Black music styles as vehicles for transnational and trans-racial exchange : perceptions of blackness in the music scenes of London and Paris (1920s-1950s)
Title: Black music styles as vehicles for transnational and trans-racial exchange : perceptions of blackness in the music scenes of London and Paris (1920s-1950s)
Author: CHINCOLI, Veronica
Citation: Zapruder world, 2017, Vol. 4, OnlineOnly
Intellectuals, writers, artists and historians have recognised a fundamental role of black genres in the general evolution of music because their influence has been considerable worldwide. In the early twentieth century, not only did the spreading of blues and early forms of jazz represent one of the greatest musical influences of the century, but it also influenced other forms of art. In the context of the expansion of studies on culture and race, the spread of black forms of art throughout Europe has increasingly received attention from scholars in recent years. A large number of studies have explored the vogue of so-called Negro Art in the first part of the twentieth century and the spread of black music, jazz in particular, in the 1920s, the so-called “Jazz Age.” For instance, in the French context various studies have examined the interplay between white avant-garde and black cultures,1 as well as the jazz scene in Paris and the reception of that genre by French musicians.2 The evolution of jazz in Britain has also been investigated, exploring how this genre of music has been received and transformed in the British context.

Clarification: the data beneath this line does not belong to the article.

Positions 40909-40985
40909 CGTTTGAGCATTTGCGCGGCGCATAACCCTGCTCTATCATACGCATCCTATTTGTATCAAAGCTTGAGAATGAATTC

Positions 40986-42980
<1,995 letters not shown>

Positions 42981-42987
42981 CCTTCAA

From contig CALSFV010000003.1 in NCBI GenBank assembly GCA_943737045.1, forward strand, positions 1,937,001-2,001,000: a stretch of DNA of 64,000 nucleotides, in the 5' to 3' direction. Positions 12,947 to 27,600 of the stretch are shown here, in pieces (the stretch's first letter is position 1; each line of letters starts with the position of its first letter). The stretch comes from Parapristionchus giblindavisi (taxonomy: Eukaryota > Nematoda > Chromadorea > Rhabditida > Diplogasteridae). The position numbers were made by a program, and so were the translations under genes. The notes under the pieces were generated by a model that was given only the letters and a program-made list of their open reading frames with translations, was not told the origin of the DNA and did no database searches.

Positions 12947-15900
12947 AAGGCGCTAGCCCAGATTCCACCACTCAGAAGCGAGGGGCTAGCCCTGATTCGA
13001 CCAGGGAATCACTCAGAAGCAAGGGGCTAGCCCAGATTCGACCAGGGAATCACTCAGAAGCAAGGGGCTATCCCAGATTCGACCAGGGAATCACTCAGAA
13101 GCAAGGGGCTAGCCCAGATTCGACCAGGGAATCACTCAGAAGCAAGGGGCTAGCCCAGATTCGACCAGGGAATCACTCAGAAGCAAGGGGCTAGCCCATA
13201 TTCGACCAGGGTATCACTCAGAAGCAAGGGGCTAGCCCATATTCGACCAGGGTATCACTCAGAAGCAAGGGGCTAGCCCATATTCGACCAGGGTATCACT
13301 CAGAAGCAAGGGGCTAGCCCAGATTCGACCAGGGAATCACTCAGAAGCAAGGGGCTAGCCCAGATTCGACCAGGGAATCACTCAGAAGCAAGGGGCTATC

Type of Access: openAccess
Succeeding version: http://hdl.handle.net/1814/62230